A final note on tyres, you will need to be aware or variants in tyre pressures for extreme temperatures. This doesn’t mean you will need to adjust the pressures, it just means if you check them expect to see the pressure reading higher in hot weather and lower in cold. Look online for details on this as it’s a detailed subject that can’t be covered well here. Some will advocate lowering tyre pressures a few psi so the tyre footprint is increased therefore giving better traction, there is sense in this however to date I have always run standard pressures with good tyres unless going off road.
Ice racers and other more serious fitters of studs may line the inside of the tyre with a liner to stop the stud penetrating the tube, however with a deep tread tyre it is possible to stud your own tyres with the aid of a power drill without breaking through. Studs should be applied randomly around the tyre, typically you will need a minimum of approximately 80 studs per tyre depending on configuration.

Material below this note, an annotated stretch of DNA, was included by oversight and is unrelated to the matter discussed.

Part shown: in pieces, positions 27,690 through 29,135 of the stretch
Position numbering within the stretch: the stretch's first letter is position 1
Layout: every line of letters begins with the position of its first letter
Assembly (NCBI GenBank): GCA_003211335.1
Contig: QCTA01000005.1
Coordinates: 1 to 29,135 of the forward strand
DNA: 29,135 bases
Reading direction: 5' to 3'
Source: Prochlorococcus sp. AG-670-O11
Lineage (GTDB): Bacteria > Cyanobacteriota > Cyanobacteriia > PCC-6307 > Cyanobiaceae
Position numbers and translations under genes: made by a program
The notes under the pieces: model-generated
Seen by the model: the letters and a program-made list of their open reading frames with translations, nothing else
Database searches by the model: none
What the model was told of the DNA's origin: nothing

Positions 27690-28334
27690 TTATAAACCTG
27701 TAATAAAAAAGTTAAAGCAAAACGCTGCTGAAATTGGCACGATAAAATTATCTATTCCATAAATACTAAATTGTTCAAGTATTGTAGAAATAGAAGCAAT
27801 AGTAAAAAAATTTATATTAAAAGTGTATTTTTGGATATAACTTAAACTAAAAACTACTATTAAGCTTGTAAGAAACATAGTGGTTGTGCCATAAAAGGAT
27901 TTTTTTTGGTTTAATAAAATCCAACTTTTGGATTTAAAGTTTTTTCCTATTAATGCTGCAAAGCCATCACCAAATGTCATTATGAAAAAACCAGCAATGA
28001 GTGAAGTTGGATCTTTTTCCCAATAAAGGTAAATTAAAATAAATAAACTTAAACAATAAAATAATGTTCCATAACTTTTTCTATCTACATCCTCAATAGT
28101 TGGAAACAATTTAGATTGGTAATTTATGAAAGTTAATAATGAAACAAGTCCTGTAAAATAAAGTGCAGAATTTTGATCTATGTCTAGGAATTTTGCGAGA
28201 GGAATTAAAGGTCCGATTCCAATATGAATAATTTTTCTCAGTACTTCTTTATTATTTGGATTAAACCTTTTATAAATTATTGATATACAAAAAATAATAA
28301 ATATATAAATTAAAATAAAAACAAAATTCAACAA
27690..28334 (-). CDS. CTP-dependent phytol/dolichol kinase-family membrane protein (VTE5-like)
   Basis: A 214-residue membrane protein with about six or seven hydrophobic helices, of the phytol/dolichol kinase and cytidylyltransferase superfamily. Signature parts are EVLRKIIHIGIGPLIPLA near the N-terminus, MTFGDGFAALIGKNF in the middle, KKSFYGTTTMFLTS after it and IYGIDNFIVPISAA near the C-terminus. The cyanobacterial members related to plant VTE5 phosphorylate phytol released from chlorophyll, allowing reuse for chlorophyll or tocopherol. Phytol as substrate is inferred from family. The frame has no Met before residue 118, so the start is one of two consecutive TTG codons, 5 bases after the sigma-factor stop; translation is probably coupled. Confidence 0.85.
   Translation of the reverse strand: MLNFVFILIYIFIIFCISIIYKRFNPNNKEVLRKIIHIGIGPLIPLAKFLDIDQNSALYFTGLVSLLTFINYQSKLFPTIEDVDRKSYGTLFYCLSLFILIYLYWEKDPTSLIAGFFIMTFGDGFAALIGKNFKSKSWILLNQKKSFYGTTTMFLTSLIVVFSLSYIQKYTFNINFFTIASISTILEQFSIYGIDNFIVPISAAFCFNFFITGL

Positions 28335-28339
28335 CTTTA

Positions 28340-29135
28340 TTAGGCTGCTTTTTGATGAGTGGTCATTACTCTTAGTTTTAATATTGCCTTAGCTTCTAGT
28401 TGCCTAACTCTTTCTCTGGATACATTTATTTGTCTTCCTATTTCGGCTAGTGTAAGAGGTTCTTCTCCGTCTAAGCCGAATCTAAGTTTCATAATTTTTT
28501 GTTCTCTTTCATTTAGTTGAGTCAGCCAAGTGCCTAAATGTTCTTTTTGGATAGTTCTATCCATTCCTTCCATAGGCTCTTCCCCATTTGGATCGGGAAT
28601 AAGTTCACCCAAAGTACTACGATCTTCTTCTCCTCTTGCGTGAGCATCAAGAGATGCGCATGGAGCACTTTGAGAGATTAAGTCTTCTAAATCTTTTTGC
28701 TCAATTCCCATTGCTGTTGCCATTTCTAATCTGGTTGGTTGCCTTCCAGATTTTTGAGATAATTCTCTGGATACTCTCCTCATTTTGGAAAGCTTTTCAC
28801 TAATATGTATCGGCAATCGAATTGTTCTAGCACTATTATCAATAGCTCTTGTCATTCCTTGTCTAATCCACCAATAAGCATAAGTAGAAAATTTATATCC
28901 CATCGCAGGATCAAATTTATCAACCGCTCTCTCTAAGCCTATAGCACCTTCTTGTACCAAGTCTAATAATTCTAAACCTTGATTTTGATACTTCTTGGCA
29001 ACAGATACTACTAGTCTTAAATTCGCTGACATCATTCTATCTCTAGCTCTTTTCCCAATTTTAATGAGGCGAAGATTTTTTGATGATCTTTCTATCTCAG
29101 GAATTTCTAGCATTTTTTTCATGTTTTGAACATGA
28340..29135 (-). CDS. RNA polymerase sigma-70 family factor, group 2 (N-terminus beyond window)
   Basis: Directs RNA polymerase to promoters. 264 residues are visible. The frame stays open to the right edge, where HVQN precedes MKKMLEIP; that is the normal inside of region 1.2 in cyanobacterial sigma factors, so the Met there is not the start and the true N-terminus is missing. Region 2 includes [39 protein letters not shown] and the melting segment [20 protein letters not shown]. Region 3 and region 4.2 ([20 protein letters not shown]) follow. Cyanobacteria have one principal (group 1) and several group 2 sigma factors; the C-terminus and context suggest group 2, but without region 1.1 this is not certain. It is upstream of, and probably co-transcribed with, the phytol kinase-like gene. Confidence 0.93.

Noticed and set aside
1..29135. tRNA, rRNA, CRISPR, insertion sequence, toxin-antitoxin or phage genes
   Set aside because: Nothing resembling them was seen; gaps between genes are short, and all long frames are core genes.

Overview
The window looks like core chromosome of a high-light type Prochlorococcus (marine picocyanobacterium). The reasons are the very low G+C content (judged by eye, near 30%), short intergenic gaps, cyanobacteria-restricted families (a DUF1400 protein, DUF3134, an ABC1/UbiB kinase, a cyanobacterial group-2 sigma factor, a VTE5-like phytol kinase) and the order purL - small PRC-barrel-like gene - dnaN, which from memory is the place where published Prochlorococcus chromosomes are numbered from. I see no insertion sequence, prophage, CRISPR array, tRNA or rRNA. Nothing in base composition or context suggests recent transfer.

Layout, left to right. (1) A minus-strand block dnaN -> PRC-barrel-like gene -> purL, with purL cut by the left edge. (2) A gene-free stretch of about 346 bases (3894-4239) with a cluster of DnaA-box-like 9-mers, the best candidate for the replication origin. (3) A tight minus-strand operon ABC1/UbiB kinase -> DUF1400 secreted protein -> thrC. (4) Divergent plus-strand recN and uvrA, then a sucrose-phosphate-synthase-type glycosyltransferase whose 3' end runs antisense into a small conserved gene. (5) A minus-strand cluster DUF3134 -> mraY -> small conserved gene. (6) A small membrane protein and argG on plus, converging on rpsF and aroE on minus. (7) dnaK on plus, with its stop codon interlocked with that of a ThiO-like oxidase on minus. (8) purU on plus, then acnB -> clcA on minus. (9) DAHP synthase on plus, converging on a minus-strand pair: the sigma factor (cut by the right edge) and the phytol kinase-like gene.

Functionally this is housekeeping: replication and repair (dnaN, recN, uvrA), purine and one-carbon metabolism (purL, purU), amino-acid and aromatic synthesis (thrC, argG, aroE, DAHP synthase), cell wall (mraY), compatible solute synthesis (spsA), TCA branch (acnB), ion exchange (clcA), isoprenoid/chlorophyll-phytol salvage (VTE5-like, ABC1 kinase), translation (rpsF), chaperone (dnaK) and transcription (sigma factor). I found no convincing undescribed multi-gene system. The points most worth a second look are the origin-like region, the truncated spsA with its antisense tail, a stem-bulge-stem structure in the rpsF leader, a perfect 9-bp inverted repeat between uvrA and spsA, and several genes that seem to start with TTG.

Wind chill and rain are the main enemies. I found my Summer riding trousers and jacket are too tight to get my winter layers beneath. So it might be the case that larger outer layers are required to remain comfortable. The key to getting clothing right is to apply what you know about summer riding and rain repellence and add in more layers. It is not always a great idea to pack in the layers too tight because your outer clothing is too small, keep the clothing comfortable and allow for loft of the insulating layers. The same goes for boots, you will need space for the extra layers to feel their benefit.